DescriptionAbout the time of the American Revolution St. Michaels began to develop as a noted shipbuilding center. During the War of 1812, St. Michaels' militia successfully repelled two British attacks. Traditional accounts of the attack on Aug. 9, 1813, credit the townspeople with extinguishing all ground lights and hanging lanterns in treetops, causing the British to shoot over the town. Because of the event, St. Michaels earned the nickname “The Town That Fooled The British.”
Seafood and agricultural processing industries now sustain the economy, but the town's status as a commercial port seriously declined after the completion of the Chesapeake Bay Bridge in 1951. Visitors are rediscovering the region's unspoiled heritage, preserved by many years of near isolation. One of the better known yachting centers on the East Coast, St. Michaels draws thousands of sailing enthusiasts each summer.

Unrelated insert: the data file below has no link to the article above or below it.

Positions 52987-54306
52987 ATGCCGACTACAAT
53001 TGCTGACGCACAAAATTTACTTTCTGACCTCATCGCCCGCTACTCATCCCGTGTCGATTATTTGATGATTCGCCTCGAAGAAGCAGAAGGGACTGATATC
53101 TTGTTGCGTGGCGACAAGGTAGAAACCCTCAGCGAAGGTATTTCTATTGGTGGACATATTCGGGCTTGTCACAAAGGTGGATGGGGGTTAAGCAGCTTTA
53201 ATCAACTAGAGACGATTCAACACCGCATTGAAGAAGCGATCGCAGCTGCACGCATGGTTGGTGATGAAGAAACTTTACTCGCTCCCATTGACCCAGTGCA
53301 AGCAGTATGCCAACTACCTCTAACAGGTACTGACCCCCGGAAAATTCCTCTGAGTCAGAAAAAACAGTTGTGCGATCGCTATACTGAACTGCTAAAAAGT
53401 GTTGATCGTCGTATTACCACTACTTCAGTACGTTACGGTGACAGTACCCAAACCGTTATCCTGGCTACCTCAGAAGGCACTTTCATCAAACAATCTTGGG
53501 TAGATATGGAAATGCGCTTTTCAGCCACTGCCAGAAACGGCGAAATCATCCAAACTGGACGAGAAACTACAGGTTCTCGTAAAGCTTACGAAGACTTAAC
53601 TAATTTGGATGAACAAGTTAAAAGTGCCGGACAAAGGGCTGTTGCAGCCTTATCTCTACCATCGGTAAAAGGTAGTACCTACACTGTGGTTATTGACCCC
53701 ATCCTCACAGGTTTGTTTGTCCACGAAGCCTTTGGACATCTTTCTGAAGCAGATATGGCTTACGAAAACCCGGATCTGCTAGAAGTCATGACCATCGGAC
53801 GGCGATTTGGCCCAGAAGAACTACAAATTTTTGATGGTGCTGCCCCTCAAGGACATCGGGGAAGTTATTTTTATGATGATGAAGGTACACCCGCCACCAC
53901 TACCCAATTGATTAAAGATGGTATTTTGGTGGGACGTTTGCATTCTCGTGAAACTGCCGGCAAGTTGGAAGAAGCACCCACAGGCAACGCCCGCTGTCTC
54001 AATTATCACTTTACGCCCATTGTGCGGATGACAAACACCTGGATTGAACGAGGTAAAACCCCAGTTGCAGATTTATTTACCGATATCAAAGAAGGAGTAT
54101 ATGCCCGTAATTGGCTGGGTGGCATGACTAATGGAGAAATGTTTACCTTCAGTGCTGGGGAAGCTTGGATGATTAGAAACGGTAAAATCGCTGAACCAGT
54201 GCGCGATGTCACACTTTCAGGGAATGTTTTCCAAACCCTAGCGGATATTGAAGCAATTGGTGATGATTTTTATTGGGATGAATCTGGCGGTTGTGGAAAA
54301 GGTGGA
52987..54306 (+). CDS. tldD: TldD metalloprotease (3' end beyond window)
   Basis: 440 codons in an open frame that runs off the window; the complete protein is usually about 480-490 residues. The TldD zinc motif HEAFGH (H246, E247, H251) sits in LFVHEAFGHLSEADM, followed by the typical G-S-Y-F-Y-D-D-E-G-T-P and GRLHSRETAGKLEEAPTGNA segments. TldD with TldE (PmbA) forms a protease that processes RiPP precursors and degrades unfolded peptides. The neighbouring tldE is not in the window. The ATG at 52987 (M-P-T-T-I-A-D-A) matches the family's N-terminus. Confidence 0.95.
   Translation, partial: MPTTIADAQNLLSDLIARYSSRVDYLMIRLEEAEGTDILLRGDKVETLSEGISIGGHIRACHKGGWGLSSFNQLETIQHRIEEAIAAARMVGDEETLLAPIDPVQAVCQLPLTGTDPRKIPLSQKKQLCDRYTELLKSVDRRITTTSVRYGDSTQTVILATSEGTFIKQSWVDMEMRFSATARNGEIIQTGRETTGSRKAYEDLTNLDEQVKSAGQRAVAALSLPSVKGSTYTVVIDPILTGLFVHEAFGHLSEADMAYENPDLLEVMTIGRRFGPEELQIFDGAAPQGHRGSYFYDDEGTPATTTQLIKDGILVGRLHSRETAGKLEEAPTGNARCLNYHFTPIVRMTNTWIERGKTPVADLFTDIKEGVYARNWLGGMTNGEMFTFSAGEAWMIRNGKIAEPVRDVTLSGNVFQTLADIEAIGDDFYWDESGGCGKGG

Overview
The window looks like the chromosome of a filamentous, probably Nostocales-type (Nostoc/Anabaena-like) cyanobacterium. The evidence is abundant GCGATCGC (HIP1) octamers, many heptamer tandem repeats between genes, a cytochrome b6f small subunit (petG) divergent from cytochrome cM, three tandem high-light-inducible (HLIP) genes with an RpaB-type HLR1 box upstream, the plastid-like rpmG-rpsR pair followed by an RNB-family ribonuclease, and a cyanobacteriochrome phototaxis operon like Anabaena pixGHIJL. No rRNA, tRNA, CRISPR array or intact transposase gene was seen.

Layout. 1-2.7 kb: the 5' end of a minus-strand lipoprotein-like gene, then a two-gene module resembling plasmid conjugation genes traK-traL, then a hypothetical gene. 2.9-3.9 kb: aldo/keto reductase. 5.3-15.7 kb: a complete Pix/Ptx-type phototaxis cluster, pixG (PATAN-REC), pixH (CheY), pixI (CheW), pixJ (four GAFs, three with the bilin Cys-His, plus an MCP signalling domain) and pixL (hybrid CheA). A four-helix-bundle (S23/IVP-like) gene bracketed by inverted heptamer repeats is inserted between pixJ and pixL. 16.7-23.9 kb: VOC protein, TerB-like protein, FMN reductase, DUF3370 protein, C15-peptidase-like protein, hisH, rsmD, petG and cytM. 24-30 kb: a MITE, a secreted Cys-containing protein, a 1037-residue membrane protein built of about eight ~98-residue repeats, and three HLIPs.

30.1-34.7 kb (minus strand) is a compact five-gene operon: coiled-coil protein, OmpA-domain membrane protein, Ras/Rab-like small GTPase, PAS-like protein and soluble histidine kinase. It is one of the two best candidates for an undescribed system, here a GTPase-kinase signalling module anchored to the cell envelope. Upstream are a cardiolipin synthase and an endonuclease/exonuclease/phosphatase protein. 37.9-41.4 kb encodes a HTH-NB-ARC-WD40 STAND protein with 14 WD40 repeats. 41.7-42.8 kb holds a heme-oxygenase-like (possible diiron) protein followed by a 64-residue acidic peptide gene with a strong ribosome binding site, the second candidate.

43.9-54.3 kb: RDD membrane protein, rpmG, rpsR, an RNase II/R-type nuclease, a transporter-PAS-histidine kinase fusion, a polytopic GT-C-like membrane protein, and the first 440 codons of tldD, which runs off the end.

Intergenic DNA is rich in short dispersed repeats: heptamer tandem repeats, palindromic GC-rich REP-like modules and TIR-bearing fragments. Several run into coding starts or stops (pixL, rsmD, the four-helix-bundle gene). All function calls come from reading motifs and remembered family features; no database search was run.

Self-guiding toursA free brochure describing a historic walking tour down streets lined with 19th-century frame houses is available throughout the town; phone (410) 745-9561.
ShoppingDowntown St. Michaels, centering on Talbot Street, boasts specialty shops offering antiques, clothing and handmade items.
Attraction PlaceHoldersChesapeake Bay Maritime Museum